"double game" played by the Pakistani military, which fights the Pakistani
Taliban and a small Al Qaeda force, but at the same time apparently continues
to support the Afghan Taliban despite official denials.
modern history, Cole notes, is one of domination "by Britain, Russia, and
the United States." Iranians, he says, are "tired of having their government
and economic policies dictated to them by foreigners, for the benefit of foreigners."
problems between the United States and Iran are rooted partially in the 1979 overthrow
of Mohammad Reza Pahlevi Shah." The 1979 revolution brought the Ayatollah
Khomeini to power in the new Islamic Republic of Iran, a theocratic government
with only limited democratic elements.
consisted of several themes," writes Cole, including anti-Americanism, national
autonomy, Shiite clergy rule, and state socialism. "Ironically," he
says, "Washington's own policies in recent years have profoundly benefited
Iran and allowed it to emerge as a regional player on a scale unprecedented since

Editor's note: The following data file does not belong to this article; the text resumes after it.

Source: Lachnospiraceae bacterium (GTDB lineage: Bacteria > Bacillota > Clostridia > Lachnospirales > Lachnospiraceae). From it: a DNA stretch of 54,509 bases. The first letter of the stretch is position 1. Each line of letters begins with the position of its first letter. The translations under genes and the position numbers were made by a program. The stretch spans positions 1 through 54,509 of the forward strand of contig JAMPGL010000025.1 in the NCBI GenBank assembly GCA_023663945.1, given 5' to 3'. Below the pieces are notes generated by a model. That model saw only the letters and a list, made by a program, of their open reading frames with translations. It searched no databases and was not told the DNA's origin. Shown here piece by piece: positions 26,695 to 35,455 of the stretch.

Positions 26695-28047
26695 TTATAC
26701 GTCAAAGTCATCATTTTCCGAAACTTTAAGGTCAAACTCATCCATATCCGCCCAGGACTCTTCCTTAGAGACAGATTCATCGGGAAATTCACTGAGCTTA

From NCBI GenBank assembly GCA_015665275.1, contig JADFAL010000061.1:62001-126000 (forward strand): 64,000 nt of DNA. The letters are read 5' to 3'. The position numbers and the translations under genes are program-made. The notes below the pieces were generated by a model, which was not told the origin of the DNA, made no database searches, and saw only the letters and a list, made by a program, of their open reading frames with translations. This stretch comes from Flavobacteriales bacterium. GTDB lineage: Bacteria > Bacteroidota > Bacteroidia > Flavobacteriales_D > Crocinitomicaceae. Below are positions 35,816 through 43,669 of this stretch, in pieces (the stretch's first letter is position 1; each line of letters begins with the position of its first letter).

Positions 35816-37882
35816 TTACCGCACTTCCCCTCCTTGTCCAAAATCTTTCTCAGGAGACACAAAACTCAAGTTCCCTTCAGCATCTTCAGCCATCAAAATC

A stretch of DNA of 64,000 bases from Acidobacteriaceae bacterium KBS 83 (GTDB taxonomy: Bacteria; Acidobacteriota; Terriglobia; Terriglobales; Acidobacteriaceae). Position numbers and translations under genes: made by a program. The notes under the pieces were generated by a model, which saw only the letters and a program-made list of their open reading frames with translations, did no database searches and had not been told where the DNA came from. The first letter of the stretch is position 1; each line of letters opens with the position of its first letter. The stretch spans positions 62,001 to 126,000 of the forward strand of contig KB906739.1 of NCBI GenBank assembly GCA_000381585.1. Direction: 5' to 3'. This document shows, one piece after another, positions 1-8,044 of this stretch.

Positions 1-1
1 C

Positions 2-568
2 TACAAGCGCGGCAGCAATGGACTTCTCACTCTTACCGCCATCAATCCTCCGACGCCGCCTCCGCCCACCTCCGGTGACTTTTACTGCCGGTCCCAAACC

the 1970s." The Bush administration destroyed the Taliban's Sunni fundamentalist
rule after 9/11 and then Sunni control of Iraq. The Shiite government that then
came to power in Iraq "is a natural ally" of the Shiite government in
Iran. Not only do the two governments have a common religion, they have close
ties because many Shiites fled Saddam's repression for exile in Shiite-friendly
U.S. fears Iran's nuclear program is aimed at developing nuclear weapons, not
just nuclear power. But Cole maintains that Iranian leaders believe that "the
only way for the country to maintain its independence in the long term is to have
an independent nuclear enrichment capability and a network of nuclear energy plants
is no evidence that it has a nuclear weapons program, though [Iran] is not being
entirely transparent to UN inspectors."
Cole thinks that "Iran should be convinced that nuclear reactors are the
wrong path to energy independence," for many reasons--including the risk
of a meltdown, the problem of where and how to store spent nuclear fuel, and the
high cost of uranium.
says that it is important to remember that Iranian President Mahmoud Ahmadinejad
"is relatively powerless, does not control policy on security and energy
issues, and serves at the pleasure of the Supreme Jurisprudent," Ali Khamenei.
the final analysis, Cole believes there is little evidence that Iran poses a military